Section 1.4.1. Widespread Fatigue Damage
Widespread fatigue damage (WFD) is considered a primary threat
to structural safety on aircraft. The
National Materials Advisory Board report on the aging of USAF aircraft
[Tiffany, et al., 1997] summarized this with the statement - “The onset of WFD in a structure is
characterized by the simultaneous presence of small cracks in multiple
structural details; where the cracks are of sufficient size and density, the
structure can no longer sustain the required residual strength load level in
the event of a primary load-path failure or a large partial damage
incident.” Thus, the presence of small
cracks can reduce the safe load carrying capability of a fail-safe structure
below its design requirement.
The objective of WFD studies is to determine when (in-service
time) the crack population reaches the size and density to invalidate the
initial design assumptions. Most older transport aircraft were designed (or
later checked) using fail-safe damage tolerant design assumptions whereby if a
discrete event (major local damage by fatigue or ballistic penetration) caused
a rather large crack to form in the structure.
And then the design loads were set to preclude loss of the aircraft due
to the nature of the redundant structure.
The assumption was that the discrete damage could occur anytime during
the design lifetime of the aircraft.
The discrete damage was assumed to be of such a size that it would be
evident either in flight or during routine inspections. The design rules required that the structure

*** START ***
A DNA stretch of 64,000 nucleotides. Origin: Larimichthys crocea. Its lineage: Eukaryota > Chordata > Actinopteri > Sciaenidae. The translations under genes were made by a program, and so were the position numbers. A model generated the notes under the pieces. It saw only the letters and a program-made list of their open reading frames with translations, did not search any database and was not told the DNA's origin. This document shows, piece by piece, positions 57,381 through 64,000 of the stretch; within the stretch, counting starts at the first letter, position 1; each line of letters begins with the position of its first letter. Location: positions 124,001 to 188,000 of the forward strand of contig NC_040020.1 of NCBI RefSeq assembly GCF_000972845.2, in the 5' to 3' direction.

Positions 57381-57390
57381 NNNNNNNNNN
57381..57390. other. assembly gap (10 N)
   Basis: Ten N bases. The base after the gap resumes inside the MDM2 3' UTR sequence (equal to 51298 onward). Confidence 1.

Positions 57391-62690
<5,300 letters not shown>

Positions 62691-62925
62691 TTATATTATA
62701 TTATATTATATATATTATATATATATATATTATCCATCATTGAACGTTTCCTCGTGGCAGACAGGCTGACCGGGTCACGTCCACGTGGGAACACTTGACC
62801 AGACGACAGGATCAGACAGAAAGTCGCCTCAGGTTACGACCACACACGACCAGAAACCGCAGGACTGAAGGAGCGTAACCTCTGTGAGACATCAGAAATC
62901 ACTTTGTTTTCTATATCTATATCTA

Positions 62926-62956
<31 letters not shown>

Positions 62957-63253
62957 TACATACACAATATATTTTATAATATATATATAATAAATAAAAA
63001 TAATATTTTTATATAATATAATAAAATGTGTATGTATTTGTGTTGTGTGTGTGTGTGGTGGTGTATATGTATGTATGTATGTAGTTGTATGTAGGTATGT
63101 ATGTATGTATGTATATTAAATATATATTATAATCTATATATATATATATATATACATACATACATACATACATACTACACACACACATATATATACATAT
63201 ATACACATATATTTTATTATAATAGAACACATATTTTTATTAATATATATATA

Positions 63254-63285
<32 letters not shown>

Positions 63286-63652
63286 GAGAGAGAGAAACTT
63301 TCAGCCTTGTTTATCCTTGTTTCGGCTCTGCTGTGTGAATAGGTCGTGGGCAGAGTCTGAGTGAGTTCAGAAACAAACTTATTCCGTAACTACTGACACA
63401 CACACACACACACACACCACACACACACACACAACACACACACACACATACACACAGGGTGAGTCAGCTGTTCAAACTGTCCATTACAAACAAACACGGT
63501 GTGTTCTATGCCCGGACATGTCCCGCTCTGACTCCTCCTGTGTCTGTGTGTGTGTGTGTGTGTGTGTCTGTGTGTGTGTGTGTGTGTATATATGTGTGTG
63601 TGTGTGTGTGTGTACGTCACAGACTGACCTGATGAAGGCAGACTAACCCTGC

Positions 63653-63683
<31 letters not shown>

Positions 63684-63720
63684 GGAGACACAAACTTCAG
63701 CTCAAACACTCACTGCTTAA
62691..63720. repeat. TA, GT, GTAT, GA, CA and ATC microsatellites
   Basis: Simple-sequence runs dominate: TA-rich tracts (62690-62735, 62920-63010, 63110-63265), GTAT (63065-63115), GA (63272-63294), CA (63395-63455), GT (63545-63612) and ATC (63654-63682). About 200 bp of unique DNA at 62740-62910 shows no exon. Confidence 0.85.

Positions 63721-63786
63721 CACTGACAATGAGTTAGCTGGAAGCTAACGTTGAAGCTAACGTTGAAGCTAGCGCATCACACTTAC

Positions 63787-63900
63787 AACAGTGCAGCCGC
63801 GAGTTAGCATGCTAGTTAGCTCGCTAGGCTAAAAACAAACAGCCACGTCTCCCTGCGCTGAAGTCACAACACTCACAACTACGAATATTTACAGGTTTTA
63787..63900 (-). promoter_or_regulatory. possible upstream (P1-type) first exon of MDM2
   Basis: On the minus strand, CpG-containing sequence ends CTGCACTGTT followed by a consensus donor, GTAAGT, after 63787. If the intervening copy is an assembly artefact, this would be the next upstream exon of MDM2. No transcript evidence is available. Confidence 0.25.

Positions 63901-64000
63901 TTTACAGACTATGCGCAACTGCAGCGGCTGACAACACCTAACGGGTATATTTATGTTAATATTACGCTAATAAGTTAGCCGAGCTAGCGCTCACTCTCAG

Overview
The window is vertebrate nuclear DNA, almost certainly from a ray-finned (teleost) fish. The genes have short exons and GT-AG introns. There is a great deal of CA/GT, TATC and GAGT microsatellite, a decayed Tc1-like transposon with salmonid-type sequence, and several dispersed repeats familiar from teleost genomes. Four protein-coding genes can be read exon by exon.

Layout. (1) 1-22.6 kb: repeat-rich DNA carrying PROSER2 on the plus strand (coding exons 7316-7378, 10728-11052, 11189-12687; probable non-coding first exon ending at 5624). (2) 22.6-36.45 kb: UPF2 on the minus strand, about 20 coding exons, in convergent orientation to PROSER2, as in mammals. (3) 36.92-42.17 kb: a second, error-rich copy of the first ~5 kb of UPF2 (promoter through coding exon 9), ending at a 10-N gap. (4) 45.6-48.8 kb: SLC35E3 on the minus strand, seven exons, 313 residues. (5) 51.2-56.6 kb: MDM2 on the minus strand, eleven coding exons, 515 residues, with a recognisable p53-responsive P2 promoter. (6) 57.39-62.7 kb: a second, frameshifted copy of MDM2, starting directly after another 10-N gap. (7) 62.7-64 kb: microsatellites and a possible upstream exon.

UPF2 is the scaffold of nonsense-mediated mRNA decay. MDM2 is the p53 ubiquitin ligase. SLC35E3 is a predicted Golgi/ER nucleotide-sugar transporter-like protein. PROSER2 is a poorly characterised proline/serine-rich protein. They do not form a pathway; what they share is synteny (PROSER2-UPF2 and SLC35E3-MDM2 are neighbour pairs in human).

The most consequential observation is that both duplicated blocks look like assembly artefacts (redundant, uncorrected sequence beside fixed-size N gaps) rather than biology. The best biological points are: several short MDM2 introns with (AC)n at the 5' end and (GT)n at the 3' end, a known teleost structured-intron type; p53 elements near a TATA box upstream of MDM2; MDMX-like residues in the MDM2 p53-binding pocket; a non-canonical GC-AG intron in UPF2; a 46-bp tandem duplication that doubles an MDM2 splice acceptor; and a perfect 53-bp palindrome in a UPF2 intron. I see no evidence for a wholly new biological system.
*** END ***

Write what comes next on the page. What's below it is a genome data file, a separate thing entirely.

could withstand this level of damage (with some growth) during an additional
period of operation that was based on some multiple of the inspection
period. This design approach assumed
that only the discrete damage was present and that only this damage was allowed
to grow. If the crack population in the
surrounding structure could influence the stress intensity factors associated
with this discrete damage event, then the initial design considerations were
violated and it would be necessary to determine when this crack population
became a threat to the behavior of the discrete damage.
Subsets of WFD are Multi-Site Damage (MSD) and Multiple-Element
Damage (MED). MSD refers to the
cracking scenario where cracks are developing in the same structural element
(fuselage joint) and MED refers to the cracking scenario where cracks are
simultaneously developing in several elements (skin, spars, etc.) in a
structural component (wing). Multi-Site
Damage has been found to be an important consideration in the continued safe
operation of aircraft [Steadman, et al. 1999].